Prime Minister Binali Yıldırım will meet with Nationalist Movement Party (MHP) leader Devlet Bahçeli on Monday amid an ongoing debate about a switch to a presidential system of governance in Turkey, the state-run Anadolu news agency reported.
According to a statement from the Prime Ministry’s Press Office on Sunday, the two leaders will meet at Çankaya Palace at 1:30 p.m.
Bahçeli said in a statement last week that there is a de facto presidential system in Turkey now and that the final decision for a change in system should be made by the people in a referendum.
One day after Bahçeli’s remarks, Yıldırım said his Justice and Development Party (AKP) would submit its own draft constitution for parliamentary approval, including a change to a presidential system.
But a senior MHP official who spoke to Reuters on condition of anonymity said the party actually supports a parliamentary system, which is currently in effect in Turkey, but that what Bahçeli did on Tuesday was call for an end to the confusion over the status of the president in the country.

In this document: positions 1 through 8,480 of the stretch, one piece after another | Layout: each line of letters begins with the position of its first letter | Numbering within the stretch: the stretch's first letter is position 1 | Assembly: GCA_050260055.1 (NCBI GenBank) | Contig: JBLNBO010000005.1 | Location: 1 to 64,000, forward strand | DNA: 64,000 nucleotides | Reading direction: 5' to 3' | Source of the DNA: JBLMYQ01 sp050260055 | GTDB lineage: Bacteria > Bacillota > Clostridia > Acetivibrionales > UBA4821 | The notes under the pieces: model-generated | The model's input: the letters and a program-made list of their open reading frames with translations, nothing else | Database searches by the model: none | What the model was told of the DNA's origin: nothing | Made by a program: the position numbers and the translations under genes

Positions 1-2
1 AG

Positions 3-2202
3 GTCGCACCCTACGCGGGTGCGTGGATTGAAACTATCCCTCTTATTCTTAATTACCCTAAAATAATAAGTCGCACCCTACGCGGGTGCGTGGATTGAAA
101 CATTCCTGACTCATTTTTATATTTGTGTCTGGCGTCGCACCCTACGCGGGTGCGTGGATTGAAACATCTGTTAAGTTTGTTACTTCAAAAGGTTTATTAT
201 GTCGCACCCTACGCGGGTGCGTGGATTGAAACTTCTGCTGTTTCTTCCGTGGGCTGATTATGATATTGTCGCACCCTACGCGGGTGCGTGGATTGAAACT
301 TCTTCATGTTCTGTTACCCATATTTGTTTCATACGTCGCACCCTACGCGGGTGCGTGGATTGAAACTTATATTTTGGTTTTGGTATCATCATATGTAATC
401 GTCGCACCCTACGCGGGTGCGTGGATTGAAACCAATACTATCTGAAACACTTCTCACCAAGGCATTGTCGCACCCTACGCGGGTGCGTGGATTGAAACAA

“There is an illegal situation in Turkey now. The president admits that he is operating in an executive presidency. In doing this, he is violating the Constitution. Our party leader Bahçeli wants the confusion over a system change as well as the illegal situation to end,” said the MHP official.
Following his remarks, the main opposition Republican People’s Party (CHP) accused Bahçeli of being an ally of President Recep Tayyip Erdoğan. CHP spokesperson Selin Sayek Böke called Bahçeli “the spare wheel of the presidential palace” for openly supporting Erdoğan’s controversial attempt to change the system of governance in Turkey.
Bahçeli has been under fire for indirectly supporting Erdoğan and the president’s policies since the June 7, 2015 elections, which had to be held again on Nov. 1, 2015 when no parties were able to form a coalition.
The other opposition parties, the CHP and the pro-Kurdish Peoples’ Democratic Party (HDP), are against an executive presidency.
The post of the president is largely ceremonial in Turkey; however, President Erdoğan has been acting as an executive president since his election to the top state post in August 2014. Erdoğan is a strong supporter of a switch to the presidential system. Yet, critics say Erdoğan wants a “Turkish style” executive presidency without checks and balances, one that is aimed at creating one-man rule.